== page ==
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Filming of psychotherapeutic sessions as a personal experience

  • Don D. Jackson
Part of the The Century Psychology Series book series (TCPS)

Abstract

When I was asked to write of my experiences in being filmed for psychotherapeutic study, I first thought back on the total amount of experience I had. This, it would seem, is approximately six half-hour films of initial interviews with patients (largely psychotic), approximately two hours of therapy sessions with psychotic patients, twenty-five minutes of an hour long film on psychiatry during which a “stranger” was interviewed, and three half-hour RV films as a member of a three-man panel. The outstanding feature of the therapy filming experiences was my own reaction to the finished production. I did not feel well acquainted with the individual upon the screen who was masquerading as I. The voice I had become somewhat used to because of listening to hours upon hours of tape-recordings; however, the appearance was another matter. Even after six years, I am still not entirely comfortable with the recognition of myself as a psychotherapist when my image is splashed upon the screen for the instruction and criticism of psychiatric residents.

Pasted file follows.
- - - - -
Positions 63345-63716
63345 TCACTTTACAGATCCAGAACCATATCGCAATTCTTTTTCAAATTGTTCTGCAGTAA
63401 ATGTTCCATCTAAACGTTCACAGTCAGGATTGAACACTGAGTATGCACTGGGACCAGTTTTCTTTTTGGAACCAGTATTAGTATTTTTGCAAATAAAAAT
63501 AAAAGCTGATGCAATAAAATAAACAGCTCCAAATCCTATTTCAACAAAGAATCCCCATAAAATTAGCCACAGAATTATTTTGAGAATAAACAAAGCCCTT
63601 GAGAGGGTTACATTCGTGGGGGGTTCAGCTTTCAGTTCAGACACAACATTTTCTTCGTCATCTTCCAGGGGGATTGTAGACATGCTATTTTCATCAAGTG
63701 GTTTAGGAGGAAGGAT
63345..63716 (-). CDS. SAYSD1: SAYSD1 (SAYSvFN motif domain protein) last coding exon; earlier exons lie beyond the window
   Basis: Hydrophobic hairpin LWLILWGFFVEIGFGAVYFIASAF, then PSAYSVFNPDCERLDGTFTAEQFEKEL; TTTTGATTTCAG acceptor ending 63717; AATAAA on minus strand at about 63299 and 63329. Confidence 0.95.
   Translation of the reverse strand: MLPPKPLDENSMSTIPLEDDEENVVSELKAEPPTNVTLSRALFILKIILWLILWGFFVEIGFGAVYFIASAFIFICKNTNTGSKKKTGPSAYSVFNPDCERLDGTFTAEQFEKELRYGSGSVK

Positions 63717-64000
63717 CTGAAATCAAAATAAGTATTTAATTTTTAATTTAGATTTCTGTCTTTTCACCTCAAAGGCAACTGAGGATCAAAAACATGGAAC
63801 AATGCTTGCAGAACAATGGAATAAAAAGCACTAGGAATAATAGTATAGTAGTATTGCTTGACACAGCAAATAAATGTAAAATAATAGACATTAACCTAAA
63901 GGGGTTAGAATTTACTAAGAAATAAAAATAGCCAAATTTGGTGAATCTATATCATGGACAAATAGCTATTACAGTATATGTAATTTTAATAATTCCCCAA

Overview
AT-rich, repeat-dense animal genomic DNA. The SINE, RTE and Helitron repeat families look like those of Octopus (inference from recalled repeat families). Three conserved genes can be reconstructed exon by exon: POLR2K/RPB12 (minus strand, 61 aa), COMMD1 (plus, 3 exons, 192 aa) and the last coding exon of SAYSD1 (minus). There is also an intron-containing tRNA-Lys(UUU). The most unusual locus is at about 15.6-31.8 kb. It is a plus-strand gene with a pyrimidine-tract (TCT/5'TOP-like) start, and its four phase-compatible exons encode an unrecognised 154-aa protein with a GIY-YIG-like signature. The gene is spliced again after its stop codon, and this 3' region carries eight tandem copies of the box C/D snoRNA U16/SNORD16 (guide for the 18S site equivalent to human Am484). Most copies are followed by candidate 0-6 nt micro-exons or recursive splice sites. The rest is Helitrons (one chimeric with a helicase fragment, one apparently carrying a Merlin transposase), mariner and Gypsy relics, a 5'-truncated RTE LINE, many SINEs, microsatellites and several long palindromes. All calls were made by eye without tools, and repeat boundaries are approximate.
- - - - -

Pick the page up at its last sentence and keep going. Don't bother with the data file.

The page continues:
Keywords

Therapy Session Initial Interview Outstanding Feature Camera Lens Psychotic Patient 
These keywords were added by machine and not by the authors. This process is experimental and the keywords may be updated as the learning algorithm improves.

Copyright information

© Meredith Publishing Company 1966

Authors and Affiliations

  • Don D. Jackson

There are no affiliations available

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